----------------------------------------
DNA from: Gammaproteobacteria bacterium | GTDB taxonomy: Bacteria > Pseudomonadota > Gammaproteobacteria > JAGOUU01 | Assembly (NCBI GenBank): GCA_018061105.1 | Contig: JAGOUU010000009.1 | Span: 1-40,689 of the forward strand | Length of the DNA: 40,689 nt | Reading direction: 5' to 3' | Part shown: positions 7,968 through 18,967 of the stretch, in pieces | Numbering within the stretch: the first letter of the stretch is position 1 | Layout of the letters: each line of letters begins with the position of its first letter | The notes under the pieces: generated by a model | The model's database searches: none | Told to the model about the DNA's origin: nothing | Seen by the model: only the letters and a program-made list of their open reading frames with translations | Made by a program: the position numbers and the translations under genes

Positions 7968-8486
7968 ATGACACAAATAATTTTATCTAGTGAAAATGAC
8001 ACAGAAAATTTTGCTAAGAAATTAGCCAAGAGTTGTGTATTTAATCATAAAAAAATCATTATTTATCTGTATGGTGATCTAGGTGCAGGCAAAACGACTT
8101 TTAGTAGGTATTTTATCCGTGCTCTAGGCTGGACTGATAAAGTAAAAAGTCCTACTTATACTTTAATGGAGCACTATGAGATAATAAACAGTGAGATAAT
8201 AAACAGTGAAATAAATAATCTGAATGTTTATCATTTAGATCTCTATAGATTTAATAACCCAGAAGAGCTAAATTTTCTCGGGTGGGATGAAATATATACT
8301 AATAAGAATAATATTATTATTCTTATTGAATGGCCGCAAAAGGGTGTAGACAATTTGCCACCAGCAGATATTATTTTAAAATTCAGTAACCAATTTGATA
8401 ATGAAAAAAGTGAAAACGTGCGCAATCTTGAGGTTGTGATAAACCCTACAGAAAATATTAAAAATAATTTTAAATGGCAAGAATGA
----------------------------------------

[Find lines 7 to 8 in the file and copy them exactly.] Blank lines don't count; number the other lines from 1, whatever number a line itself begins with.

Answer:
8301 AATAAGAATAATATTATTATTCTTATTGAATGGCCGCAAAAGGGTGTAGACAATTTGCCACCAGCAGATATTATTTTAAAATTCAGTAACCAATTTGATA
8401 ATGAAAAAAGTGAAAACGTGCGCAATCTTGAGGTTGTGATAAACCCTACAGAAAATATTAAAAATAATTTTAAATGGCAAGAATGA